Spencer Grant: Boston Protests
April 12 2015
Protests have long been among the most effective means of showing the power of opinion. Despite the rise of armchair activism, protests, marches and sit-ins on both sides of the liberal/conservative divide remain commonplace to this day. But the golden age of the protest in America was the second-half of the twentieth century—a time of intensely divided public opinion and changing social structure. One photographer who is unfortunately little-known today, Boston-based Spencer Grant, built a stunning archive of the protests in his city during that period. A stock photographer by trade, his collected documentary work around Boston begins in 1969 and spans the tumultuous ’70s, conservative ’80s and concludes around 1992.
These photographs, mostly in black and white, depict citizens advocating for or protesting against both national and local causes. The national issues should be familiar with anyone acquainted with mid-to-late-20th century American history: the Kent State Massacre, equal rights for homosexuals and women, the Vietnam War and the brutal murder of Illinois Black Panther chapter leader Fred Hampton by Chicago police. As dark as some of those national causes were, the Boston-centric ones could be equally troubling.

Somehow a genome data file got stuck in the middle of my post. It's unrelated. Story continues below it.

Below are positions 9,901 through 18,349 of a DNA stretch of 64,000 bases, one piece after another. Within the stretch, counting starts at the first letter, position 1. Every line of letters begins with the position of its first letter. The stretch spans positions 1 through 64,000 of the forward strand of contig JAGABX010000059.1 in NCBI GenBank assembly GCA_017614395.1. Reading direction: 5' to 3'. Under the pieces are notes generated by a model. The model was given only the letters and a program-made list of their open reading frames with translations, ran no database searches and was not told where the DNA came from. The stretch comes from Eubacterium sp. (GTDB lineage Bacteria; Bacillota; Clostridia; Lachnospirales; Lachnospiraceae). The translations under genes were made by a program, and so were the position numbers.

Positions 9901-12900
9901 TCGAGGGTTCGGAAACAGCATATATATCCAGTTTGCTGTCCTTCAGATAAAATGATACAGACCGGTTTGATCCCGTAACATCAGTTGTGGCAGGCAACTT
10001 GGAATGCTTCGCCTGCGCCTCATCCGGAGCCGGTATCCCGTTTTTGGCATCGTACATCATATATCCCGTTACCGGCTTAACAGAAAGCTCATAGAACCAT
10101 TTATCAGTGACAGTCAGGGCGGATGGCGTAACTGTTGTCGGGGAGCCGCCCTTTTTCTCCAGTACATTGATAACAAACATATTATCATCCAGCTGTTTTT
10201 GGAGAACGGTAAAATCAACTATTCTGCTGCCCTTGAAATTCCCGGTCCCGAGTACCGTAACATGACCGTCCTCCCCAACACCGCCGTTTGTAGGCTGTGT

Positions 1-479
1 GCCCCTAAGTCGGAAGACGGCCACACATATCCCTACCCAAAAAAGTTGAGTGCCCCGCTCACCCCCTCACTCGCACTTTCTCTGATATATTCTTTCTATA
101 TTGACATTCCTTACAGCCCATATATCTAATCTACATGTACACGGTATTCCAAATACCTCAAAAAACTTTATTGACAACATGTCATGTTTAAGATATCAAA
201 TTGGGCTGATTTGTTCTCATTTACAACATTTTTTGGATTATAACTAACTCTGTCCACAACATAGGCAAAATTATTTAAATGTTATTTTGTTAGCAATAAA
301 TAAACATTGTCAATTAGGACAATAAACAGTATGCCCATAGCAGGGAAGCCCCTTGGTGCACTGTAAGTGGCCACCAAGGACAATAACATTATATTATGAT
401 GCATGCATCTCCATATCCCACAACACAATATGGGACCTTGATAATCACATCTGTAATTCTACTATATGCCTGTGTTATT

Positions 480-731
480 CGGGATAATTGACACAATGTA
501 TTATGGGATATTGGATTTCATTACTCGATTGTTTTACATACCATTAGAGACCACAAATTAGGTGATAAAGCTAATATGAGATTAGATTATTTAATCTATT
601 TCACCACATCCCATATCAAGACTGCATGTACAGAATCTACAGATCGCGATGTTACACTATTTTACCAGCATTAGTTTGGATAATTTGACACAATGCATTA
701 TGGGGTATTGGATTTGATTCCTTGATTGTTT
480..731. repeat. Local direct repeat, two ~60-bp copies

Probably the era that mars Boston history the most is the forced desegregation of its public schools. Starting in the mid-70’s and ending in the late-80’s, the longstanding row is now better known as the Boston Busing Crisis. Boston, like many other rapidly growing urban areas at the time, was extremely segregated. There were clear areas that were predominately white—Italian-Americans in the North End, Irish-Americans in South Boston and Charlestown—and areas that were predominately black—Roxbury, the South End and Mattapan.
One year after passing the Civil Rights Act of 1964, Massachusetts passed the Racial Imbalance Act, the first of its kind in the country. The act ordered districts to desegregate by busing students between schools or risk losing precious education dollars from the state. Working-class whites immediately opposed it. It took another eight years for a judge to rule that any school with more than 50% nonwhite students should be balanced.
As students from both black and white neighborhoods put on buses with police escorts, parents protested in droves and pulled their children from school under the glare of intense media coverage. Anti-desegregation leaders like Louise Day Hicks rose in popularity, and violence followed from both sides through the years until the desegregation plan was deemed “effective” in 1988. Boston public school enrollment never recovered as “white flight” took effect, as it did in many urban areas nationwide. White families moved to the suburbs, while minority/immigrant families filled Boston’s neighborhoods. In 2014, Boston public schools were only 13% white, while metropolitan suburb schools were 64% white.
Considering Grant’s photographs documenting the era, it’s easy to look in the faces of his subjects and draw parallels to the people flooding streets today for causes just as culturally significant. Whether or not you fall on the side of those on the other end of Grant’s lens, their passion and fury is a universal human condition we can all recognize.
All photographs c/o the Boston Public Library’s online collection.